Academic programs that situate instruction within the broader society have the potential to give rise to many conflicts between the priorities and values of the Academy and those of other elements of society. The Committee noted in particular that the programs can give rise to circumstances that demand that a clear distinction be made between interactions with students that involve the supervision of a professional practice and interactions that involve instruction and, especially, pedagogical evaluation; faculty administrators in the areas in which this is an issue exhibited in general a clear understanding of the need to resolve the resulting conflicts of interest, and had excellent policies and practices to deal with these issues. The Committee also noted that when faculty offer instruction under circumstances in which a profession is simultaneously practiced and taught, it is important to distinguish constraints on professional practice from the responsibility of faculty to offer instruction that represents their best professional judgment; in the Committee's review of programs at the University of Pittsburgh faculty in the disciplines exhibited a good understanding of these issues, and it was clear, for example, that clinical faculty whose prescription options might be constrained by insurance reimbursement limits would not be similarly constrained in the instruction that they would offer students on the relative merits of various drugs. Finally, faculty administrators in professions with strong ethical codes governing professional behavior (law and social work, for example) typically made clear distinctions between actions that are governed by professional ethics (especially advocacy roles) and those that are governed by academic ethics and could therefore claim the protections of academic freedom.
Funding mechanisms are a major potential source of conflict for instruction located within the practice of a profession, which is often partially or wholly funded by revenue streams other than the Educational and General budget of the University. Such funds include clinical revenue, corporate support for internships, University of Pittsburgh endowment support, and foundation support for internships in not-for-profit organizations. In many cases, growth of the programs has been shaped by the scale and availability of these resources.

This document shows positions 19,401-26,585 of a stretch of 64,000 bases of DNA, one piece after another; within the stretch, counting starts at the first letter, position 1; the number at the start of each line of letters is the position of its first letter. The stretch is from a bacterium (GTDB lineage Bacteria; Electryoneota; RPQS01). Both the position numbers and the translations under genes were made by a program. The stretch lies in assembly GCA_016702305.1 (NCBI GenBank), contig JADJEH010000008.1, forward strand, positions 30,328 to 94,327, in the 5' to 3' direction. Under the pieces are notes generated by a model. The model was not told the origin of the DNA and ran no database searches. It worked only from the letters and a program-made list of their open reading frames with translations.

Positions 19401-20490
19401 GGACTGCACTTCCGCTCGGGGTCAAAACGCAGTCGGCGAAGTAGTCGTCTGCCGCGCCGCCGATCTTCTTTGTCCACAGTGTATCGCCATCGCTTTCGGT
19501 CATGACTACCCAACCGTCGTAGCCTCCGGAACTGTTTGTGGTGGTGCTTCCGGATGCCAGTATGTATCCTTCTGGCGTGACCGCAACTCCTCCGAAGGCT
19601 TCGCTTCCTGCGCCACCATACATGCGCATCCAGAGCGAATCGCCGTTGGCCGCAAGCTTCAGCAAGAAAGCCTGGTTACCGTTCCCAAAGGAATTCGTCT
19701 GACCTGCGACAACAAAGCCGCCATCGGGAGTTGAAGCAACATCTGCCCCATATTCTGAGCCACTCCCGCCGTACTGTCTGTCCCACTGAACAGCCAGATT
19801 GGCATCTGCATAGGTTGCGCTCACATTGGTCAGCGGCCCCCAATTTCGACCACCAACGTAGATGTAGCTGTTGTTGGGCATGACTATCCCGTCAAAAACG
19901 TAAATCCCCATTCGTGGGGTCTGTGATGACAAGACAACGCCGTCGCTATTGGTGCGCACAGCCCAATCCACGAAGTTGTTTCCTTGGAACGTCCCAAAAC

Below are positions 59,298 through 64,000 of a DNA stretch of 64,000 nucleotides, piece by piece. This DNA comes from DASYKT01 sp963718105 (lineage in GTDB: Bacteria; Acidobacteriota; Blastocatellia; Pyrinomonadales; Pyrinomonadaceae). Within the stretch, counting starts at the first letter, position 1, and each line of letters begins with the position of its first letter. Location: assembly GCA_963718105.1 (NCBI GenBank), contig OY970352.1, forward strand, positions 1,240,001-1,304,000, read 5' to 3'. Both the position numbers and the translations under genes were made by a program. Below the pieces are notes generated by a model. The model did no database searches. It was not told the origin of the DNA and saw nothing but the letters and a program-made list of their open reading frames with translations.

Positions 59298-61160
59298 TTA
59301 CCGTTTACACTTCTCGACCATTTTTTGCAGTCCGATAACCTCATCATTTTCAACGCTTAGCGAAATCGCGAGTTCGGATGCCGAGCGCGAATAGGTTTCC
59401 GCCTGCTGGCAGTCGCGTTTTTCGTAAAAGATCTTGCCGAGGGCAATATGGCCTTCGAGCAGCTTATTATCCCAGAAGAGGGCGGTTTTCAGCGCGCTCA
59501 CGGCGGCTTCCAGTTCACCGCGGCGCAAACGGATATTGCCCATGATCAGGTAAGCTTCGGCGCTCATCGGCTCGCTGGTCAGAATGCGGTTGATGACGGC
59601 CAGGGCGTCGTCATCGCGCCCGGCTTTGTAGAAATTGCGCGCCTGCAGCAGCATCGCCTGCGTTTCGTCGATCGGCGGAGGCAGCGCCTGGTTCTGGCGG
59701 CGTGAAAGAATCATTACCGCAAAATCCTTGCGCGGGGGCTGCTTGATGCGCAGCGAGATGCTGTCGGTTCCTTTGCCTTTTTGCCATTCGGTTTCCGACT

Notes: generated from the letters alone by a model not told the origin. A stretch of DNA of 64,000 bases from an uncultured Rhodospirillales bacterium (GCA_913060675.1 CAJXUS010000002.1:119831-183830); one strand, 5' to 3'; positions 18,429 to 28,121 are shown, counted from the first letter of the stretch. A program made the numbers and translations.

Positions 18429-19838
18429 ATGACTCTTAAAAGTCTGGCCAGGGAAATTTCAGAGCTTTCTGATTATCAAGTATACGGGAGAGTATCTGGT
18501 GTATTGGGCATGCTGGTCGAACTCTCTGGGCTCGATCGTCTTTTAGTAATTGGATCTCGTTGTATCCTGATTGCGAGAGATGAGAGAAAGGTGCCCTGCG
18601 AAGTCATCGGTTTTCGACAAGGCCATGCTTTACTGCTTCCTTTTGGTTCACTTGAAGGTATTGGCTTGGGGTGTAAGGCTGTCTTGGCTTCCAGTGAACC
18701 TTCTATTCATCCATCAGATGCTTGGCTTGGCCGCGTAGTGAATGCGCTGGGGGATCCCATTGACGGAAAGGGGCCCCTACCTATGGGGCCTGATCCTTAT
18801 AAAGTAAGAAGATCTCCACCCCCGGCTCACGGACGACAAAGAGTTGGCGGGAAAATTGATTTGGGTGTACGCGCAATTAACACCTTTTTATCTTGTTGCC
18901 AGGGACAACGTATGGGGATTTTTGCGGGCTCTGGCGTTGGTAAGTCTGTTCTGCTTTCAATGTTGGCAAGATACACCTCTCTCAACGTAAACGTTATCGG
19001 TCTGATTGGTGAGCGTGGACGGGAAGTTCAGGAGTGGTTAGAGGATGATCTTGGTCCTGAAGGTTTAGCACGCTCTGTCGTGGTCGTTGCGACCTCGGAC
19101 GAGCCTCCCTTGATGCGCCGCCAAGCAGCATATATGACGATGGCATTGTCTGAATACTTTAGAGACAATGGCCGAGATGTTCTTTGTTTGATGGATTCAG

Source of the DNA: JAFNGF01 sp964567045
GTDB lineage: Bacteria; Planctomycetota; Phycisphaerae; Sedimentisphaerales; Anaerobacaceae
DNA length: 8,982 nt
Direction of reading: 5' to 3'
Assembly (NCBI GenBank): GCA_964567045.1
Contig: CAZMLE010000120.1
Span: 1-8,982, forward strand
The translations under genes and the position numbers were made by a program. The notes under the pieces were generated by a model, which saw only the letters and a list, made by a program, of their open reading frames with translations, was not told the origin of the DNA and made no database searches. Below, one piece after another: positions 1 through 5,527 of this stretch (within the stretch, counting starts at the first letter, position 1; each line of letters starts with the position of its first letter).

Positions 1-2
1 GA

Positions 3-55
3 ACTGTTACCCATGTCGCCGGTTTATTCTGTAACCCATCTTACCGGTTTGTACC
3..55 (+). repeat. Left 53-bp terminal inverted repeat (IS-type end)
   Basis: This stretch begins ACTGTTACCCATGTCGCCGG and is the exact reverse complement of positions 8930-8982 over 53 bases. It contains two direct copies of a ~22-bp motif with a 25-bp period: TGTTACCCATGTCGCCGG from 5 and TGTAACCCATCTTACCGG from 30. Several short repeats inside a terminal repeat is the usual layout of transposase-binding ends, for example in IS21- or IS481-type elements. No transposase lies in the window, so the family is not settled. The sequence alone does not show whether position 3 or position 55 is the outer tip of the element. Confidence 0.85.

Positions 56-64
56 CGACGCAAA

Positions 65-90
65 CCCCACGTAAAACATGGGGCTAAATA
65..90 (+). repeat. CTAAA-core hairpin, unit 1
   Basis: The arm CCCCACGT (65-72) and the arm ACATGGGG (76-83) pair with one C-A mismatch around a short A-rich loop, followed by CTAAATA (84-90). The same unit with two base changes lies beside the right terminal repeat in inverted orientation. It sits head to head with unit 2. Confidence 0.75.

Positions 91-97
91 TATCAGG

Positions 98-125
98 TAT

The development and implementation of instructional programs located within the practice of a profession is routinely reviewed and endorsed by shared governance structures that accord faculty as individuals and as collective groups (departmental- and school-level curriculum committees, planning and budget committees, etc.) their traditional prerogatives with regard to curricula. The Committee did not, however, perceive that all schools had practices and cultures that adequately protected those prerogatives in circumstances in which the reduction or loss of external funding threatened the ability of faculty to deliver existing curricula. The Committee strongly recommends that when changes in the availability of external funding might reduce or eliminate a faculty approved course or curriculum the relevant faculty committees should be consulted by academic administrators regarding the prioritization of such a program with regard to other programs from which support could be reallocated.
After its review of the particular context and priorities of the University of Pittsburgh at this time, the Committee affirms that, at its most fundamental, the academic freedom of all members of the University centers on the right of individual scholars to use their professional expertise to select and pursue lines of enquiry, to come to conclusions and to formulate scholarly opinions on the questions that they study, and to translate their knowledge and understanding into effective instruction appropriately grounded in principles and practices of disciplines and professions. It is the responsibility of the University to support individuals in the exercise of these rights within the bounds of available resources, the conflicting demands put on those resources, and the constraints of shared governance.